Saturday, September 02, 2017

The strategic reasons the ACLU embraced "free speech" for Nazis in the 1930s

Interesting bit of forgotten history courtesy of my colleague Laura Weinrib. Given the pathologies of American political culture, however, I'm not confident a different approach would end happily.
Weinrib: "The ACLU's free speech stance should be about social justice, not 'timeless' principles"

Weinrib, HUP 2016: The Taming of Free Speech: America’s Civil Liberties Compromise

Using google books I searched the text for references to the National Emergency Civil Liberties Committee and found nothing. I found a review by Samuel Moyn in the WSJ. He'd linked to it on twitter, and almost a year later I replied.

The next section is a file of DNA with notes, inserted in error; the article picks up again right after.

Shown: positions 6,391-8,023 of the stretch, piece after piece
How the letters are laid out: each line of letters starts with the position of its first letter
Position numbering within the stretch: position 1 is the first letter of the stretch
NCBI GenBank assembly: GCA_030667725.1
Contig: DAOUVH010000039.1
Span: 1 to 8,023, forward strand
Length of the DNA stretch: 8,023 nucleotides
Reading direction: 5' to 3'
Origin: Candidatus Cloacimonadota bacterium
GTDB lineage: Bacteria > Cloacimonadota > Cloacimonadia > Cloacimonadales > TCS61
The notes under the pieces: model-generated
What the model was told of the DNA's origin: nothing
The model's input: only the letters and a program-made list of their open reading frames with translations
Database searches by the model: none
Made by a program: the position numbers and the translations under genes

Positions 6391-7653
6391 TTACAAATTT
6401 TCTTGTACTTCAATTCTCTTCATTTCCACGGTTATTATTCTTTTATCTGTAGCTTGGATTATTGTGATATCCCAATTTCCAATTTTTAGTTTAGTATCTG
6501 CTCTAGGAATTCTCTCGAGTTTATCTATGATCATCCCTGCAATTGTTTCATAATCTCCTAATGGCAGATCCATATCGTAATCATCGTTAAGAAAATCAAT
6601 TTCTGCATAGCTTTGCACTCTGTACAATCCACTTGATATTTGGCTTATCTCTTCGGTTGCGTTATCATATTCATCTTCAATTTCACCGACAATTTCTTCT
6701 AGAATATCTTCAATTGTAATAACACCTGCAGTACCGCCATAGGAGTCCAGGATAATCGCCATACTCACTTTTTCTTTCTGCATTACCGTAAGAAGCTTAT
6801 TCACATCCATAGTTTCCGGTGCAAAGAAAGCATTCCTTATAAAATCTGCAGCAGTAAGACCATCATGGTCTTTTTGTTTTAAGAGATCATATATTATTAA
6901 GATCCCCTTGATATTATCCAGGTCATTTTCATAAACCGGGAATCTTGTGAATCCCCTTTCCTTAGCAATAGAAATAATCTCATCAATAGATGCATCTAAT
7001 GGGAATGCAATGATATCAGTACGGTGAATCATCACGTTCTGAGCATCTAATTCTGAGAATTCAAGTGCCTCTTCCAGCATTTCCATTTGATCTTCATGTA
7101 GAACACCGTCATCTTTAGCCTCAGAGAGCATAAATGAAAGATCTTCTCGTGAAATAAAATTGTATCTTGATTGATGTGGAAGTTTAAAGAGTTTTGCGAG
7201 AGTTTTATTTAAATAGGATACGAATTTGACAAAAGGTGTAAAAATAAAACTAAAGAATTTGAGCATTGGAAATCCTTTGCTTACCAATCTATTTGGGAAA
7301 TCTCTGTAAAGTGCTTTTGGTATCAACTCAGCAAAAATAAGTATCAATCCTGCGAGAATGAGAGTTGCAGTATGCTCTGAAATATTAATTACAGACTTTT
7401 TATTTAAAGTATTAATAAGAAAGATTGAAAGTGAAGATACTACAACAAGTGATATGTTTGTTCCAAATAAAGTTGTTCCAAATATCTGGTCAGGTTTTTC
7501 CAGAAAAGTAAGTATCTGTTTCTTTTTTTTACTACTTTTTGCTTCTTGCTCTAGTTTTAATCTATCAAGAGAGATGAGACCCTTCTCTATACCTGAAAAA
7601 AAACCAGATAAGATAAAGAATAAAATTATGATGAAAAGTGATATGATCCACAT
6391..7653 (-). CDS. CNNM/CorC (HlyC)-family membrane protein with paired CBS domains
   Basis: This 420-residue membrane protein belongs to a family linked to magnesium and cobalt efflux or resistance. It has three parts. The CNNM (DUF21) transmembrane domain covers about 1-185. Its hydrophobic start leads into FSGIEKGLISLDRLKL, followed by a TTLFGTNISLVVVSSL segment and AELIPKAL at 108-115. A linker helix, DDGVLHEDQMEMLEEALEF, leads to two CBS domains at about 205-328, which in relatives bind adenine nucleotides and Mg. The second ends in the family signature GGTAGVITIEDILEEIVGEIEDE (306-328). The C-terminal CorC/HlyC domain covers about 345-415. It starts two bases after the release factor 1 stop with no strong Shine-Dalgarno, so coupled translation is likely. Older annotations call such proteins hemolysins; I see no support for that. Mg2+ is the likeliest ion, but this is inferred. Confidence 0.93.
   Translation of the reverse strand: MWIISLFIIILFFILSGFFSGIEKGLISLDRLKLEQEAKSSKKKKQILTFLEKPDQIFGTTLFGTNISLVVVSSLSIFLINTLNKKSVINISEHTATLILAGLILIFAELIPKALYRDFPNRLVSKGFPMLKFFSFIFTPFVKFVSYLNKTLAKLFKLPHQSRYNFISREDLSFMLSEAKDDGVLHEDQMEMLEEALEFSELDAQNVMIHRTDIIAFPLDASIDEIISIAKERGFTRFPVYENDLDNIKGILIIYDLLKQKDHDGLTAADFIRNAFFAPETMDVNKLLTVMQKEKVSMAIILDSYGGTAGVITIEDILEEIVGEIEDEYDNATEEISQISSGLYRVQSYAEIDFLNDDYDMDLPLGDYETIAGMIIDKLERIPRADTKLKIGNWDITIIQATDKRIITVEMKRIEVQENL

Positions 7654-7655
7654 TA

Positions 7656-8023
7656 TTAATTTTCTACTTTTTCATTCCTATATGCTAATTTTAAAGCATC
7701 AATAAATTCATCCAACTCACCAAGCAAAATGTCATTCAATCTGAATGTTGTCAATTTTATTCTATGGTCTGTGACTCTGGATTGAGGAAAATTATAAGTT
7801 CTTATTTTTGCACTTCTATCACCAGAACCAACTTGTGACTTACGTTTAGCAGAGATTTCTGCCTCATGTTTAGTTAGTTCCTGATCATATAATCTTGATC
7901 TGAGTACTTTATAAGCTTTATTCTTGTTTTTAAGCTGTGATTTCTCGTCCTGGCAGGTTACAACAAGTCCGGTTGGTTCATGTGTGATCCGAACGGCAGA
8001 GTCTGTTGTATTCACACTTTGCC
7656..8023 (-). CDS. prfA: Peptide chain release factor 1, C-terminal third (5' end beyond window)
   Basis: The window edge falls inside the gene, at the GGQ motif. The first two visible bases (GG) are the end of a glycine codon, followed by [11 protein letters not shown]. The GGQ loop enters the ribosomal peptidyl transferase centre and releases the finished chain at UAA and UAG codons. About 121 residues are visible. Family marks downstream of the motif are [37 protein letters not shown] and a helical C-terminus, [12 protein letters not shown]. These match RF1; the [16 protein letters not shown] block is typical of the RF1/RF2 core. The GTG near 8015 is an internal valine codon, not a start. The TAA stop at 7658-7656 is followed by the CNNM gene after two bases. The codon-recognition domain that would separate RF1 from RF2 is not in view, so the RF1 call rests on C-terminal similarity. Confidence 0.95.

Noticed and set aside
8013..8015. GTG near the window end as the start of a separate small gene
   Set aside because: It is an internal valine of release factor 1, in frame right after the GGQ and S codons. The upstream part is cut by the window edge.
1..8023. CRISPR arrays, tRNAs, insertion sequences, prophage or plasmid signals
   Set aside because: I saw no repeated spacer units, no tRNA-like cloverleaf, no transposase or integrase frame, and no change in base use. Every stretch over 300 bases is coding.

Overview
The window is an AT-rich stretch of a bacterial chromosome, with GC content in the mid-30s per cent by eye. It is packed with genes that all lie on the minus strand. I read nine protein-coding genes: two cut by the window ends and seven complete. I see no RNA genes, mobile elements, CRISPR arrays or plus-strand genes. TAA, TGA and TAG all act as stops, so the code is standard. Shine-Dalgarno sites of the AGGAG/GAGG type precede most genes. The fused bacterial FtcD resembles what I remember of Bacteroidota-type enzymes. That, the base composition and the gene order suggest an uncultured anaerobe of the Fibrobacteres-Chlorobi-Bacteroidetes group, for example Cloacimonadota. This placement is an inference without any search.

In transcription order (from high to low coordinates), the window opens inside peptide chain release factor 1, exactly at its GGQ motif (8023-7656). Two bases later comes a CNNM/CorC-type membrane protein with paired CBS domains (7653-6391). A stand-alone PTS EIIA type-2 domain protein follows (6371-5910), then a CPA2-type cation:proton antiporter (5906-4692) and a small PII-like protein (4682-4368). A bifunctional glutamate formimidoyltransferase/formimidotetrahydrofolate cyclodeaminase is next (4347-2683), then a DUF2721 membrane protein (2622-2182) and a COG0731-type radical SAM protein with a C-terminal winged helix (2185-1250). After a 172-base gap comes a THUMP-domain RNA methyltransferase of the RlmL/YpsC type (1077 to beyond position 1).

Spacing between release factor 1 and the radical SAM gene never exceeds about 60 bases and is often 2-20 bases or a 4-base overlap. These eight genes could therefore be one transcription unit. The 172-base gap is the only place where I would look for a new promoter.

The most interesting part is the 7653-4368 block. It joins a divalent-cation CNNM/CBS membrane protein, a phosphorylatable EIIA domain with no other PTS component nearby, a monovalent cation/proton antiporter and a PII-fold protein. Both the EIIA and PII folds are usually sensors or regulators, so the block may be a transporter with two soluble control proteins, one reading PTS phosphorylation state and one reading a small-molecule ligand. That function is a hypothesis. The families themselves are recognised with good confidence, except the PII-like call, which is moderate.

"Seems no mention of the NECLC. If so it begs the question of 'principle' and destroys the book's argument."

"The book ends before WW II; NECLC from after"

"But that makes my point. NECLC stood for principle during the cold war. It had a big effect on ACLU. Seen as a dark period in ACLU history"

My final reply has one like: Samuel Moyn.

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